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Are coronary revascularization and myocardial infarction a homogeneous combined endpoint in hypertension trials? The Losartan Intervention For Endpoint reduction in hypertension study

Cicala, Silvanaa,b; de Simone, Giovannia,b; Gerdts, Evac; Dahlöf, Björnd; Lindholm, Lars He; Kjeldsen, Sverre Ef; Devereux, Richard Ba

doi: 10.1097/HJH.0b013e328337a9c8
Original papers: Trials

Objective Construction of prognostically relevant endpoints for clinical trials in hypertension has increasingly included coronary revascularization with myocardial infarction (MI) as manifestations of coronary artery disease. However, whether coronary revascularization and MI predict other cardiovascular events similarly is unknown.

Methods We examined risks of cardiovascular death, all-cause death, and stroke following MI or coronary revascularization in hypertensive patients with left ventricular hypertrophy (LVH) enrolled in the Losartan Intervention For Endpoint reduction in hypertension study (LIFE). We studied 9113 patients after excluding those who died within 7 days after MI or underwent coronary revascularization within 24 h after MI.

Results In multivariate Cox regression adjusting for participating countries, time-varying systolic blood pressure, and Framingham risk score, hazard ratios for cardiovascular death, all-cause death, and stroke were, respectively, 4.5 (P < 0.0001), 2.9 (P < 0.0001), and 1.9 (P = 0.003) in 321 patients with MI as first event. In similar models, coronary revascularization as first event (n = 202) was not associated with increased risks of cardiovascular death, all-cause death, and stroke (P = 0.06–0.86).

Conclusion During follow-up of hypertensive patients with LVH, occurrence of MI but not coronary revascularization as first cardiovascular event significantly increased risk of subsequent cardiovascular death, all-cause death, and stroke. In view of differences in prognostic implications, when the goal is to have a prognostically relevant composite endpoint for trials in hypertensive patients, caution should be used in combining coronary revascularization with MI.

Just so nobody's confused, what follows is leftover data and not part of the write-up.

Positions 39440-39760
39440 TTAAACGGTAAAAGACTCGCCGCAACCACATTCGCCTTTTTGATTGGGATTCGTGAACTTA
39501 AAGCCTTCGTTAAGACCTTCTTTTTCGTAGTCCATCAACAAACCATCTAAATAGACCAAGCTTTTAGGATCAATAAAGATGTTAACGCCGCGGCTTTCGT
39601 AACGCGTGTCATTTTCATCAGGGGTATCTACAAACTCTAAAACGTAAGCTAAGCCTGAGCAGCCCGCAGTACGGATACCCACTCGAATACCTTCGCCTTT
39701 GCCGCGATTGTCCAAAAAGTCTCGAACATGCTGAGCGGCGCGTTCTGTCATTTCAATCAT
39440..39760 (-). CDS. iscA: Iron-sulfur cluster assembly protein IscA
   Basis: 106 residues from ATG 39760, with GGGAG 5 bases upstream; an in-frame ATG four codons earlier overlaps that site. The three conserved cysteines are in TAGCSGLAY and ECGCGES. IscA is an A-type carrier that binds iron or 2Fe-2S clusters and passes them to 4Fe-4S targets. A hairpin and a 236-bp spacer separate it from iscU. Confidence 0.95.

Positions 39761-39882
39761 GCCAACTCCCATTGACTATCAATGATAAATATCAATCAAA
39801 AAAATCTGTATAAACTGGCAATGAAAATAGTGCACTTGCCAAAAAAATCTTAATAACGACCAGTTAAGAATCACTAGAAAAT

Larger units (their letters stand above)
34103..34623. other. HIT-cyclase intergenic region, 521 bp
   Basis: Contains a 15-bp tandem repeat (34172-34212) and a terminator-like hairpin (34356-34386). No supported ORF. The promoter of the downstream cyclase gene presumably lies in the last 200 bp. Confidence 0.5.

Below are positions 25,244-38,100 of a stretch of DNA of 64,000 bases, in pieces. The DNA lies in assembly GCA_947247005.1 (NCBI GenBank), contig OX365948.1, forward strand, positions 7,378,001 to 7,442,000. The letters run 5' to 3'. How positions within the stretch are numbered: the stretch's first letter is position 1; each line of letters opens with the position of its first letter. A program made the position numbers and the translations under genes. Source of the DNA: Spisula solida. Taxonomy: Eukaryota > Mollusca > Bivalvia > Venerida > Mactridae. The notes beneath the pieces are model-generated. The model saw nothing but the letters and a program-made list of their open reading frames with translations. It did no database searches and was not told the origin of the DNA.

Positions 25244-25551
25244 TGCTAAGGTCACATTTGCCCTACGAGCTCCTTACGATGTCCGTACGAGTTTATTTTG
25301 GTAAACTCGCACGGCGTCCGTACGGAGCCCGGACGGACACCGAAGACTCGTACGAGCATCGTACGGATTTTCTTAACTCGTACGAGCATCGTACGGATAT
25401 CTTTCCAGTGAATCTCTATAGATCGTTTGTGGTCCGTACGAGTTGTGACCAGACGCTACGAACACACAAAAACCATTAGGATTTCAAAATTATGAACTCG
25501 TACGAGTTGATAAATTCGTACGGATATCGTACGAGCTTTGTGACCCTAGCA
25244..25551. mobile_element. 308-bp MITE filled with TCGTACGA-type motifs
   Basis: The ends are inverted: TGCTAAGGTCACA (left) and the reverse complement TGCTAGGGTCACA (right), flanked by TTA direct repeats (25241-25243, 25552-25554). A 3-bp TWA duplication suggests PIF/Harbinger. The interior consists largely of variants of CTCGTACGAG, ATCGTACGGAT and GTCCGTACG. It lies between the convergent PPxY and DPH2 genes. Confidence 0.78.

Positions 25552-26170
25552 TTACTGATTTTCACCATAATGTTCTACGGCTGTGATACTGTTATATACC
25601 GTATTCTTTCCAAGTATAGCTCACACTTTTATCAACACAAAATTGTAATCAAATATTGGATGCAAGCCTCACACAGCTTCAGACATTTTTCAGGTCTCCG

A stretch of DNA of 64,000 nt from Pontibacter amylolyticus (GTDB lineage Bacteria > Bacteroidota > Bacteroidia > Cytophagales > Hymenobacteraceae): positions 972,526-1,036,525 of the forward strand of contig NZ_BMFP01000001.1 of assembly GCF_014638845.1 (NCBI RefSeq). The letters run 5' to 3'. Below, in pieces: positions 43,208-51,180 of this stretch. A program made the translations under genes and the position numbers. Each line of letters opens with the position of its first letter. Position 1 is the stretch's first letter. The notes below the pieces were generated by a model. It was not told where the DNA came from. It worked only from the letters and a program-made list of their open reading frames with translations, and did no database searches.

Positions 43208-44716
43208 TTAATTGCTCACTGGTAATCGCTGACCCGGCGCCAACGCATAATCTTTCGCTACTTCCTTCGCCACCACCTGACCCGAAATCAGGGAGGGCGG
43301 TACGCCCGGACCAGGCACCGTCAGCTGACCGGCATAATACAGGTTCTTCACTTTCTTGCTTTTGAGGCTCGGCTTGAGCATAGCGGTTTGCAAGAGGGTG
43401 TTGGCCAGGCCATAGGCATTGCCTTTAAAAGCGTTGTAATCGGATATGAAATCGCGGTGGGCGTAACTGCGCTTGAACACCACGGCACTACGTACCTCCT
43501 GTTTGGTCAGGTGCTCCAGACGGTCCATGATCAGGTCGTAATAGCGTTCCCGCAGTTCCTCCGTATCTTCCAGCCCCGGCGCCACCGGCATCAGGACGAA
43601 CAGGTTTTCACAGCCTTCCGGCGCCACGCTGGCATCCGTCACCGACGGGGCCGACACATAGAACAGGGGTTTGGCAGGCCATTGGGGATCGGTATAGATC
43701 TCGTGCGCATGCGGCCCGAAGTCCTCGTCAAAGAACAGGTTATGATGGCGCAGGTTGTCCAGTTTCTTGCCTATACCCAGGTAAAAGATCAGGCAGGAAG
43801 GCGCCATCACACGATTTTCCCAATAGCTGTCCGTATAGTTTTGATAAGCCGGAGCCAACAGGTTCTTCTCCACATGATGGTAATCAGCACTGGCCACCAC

aDivision of Cardiology, Weill Cornell Medical College, New York, New York, USA

bDepartment of Clinical and Experimental Medicine, Federico II University of Naples, Naples, Italy

cInstitute of Medicine, University of Bergen and Haukeland University Hospital, Bergen, Norway

dDepartment of Medicine, Sahlgrenska University Hospital/Östra, University of Göteborg, Gothenburg, Sweden

eDepartment of Public Health and Clinical Medicine, Umeå University, Umea, Sweden

fUllevål University Hospital, Oslo, Norway

Received 12 June, 2009

Revised 26 November, 2009

Accepted 18 January, 2010

Correspondence to Dr Richard B. Devereux, MD, Greenberg Division of Cardiology, The New York Presbyterian Hospital–Weill Medical College of Cornell University, 525 East 68th Street, New York, NY 10021, USA Tel: +1 212 746 4655; fax: +1 212 746 8561; e-mail:

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